The presidents of France and Ivory Coast have signaled they have put aside long-simmering differences over the Ivorian peace process, and want to move forward with steps leading to the disarmament of Ivorian rebel forces.
There was no joint news conference following the luncheon meeting between French President Jacques Chirac and his Ivorian counterpart Laurent Gbagbo at the Elysee presidential palace. But both sides let it be known that a new page had turned in relations between Paris and Abidjan, after months of disagreements.
In a statement issued by his spokeswoman, Catherine Colonna, Mr. Chirac praised progress toward implementing the so-called Marcoussis peace accords signed just over a year ago between the Ivorian government and rebel leaders. But he said more needs to be done.
And in brief remarks to reporters, Mr. Gbagbo said he is leaving Paris "as a happy man."
The two governments have been at odds over the peace accords, which Gbagbo loyalists denounced as being imposed by Paris. The plan allotted rebels positions in the new Ivorian government, and set in motion a process to give citizenship to many of Mr. Gbagbo's opponents.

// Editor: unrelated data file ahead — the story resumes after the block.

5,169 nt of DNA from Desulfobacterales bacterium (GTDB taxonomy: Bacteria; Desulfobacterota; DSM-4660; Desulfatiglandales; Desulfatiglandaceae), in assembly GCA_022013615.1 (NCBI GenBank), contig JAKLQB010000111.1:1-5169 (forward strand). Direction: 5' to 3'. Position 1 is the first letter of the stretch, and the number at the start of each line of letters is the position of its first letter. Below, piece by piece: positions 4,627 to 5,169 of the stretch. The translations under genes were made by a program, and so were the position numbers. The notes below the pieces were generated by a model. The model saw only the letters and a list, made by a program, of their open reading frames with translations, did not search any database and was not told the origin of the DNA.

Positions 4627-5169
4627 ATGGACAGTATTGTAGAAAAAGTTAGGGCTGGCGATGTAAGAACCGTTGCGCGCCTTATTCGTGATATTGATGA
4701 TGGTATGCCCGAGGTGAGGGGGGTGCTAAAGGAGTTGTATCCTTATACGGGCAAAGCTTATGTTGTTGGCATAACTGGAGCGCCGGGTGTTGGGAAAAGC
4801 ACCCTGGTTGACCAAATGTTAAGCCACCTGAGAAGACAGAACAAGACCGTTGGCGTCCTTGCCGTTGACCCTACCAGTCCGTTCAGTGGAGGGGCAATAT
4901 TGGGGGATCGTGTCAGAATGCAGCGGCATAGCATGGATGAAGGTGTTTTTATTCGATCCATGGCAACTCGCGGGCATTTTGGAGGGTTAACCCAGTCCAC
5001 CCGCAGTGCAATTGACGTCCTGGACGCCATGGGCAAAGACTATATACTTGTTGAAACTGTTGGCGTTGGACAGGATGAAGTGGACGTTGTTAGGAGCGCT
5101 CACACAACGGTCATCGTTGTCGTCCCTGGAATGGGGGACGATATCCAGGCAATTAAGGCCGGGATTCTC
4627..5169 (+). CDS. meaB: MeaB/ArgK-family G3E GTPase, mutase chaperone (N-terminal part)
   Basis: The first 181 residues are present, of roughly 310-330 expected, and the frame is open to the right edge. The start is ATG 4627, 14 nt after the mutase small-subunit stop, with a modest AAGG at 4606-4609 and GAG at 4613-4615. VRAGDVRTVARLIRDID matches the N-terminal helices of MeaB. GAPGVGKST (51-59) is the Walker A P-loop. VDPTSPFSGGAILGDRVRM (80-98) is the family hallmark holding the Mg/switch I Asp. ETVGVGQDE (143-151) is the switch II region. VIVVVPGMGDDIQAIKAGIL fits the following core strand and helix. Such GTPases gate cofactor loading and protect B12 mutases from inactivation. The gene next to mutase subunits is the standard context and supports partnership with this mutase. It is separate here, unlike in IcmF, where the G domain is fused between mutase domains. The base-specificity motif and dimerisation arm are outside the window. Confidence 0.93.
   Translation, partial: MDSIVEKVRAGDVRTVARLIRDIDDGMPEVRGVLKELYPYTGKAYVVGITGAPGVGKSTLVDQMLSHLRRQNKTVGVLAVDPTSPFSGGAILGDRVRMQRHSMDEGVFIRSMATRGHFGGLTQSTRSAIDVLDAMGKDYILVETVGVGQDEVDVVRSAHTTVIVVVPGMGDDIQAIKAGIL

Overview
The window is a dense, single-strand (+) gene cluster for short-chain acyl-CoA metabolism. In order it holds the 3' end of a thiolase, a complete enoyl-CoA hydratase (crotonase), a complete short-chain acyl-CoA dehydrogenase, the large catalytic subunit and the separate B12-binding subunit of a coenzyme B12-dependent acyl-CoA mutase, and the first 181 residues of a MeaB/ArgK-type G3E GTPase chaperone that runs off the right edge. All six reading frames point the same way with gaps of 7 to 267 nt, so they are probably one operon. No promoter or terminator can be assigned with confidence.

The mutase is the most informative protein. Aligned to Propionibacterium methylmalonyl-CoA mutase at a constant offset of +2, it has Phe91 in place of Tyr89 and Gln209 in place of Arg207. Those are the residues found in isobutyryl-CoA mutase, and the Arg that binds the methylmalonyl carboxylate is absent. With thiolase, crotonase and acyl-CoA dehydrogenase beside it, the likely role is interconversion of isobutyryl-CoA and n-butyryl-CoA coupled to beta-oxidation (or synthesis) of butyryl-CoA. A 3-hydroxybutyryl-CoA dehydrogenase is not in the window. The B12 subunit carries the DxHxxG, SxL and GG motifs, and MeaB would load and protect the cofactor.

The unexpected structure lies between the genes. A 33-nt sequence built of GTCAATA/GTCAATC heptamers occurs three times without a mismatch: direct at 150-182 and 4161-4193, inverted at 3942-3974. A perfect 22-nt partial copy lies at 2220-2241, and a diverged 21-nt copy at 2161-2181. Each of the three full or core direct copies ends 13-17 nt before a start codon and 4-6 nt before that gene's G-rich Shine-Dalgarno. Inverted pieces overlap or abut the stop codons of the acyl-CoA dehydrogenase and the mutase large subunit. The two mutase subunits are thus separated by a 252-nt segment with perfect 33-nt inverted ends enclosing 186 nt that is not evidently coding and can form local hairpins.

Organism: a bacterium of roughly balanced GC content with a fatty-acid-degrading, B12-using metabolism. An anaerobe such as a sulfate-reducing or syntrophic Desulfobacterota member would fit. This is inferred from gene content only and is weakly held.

Anti-French demonstrations in Ivory Coast and the killing of a French reporter by an Ivorian police officer last October only heightened the tensions between the two governments. Mr. Gbagbo's visit to Paris was postponed several times.
The official reconciliation process began Sunday with a visit to Abidjan by French Foreign Minister Dominique de Villepin. Mr. Gbagbo flew Tuesday to Paris, and is due to leave France this weekend.
He told reporters that he and Mr. Chirac agreed that disarming rebel fighters is crucial if peace is to return to Ivory Coast. Rebels say Mr. Gbagbo must take certain steps first, including opening up the country's political process.
The French government is also working to get approval for a six-thousand-member U.N. peacekeeping force in Ivory Coast to supplement French and West African troops. But the French initiative is meeting resistance from the United States, which considers the idea costly and prefers a regional peacekeeping alternative, similar to the force in Sierra Leone.
Meanwhile tensions remain in Ivory Coast, more than two years after a failed coup ignited a nationwide conflict dividing the country's north and south.
Mr. Gbagbo also met with leaders of France's opposition Socialist Party, and with Ivorian soccer stars who play for European teams.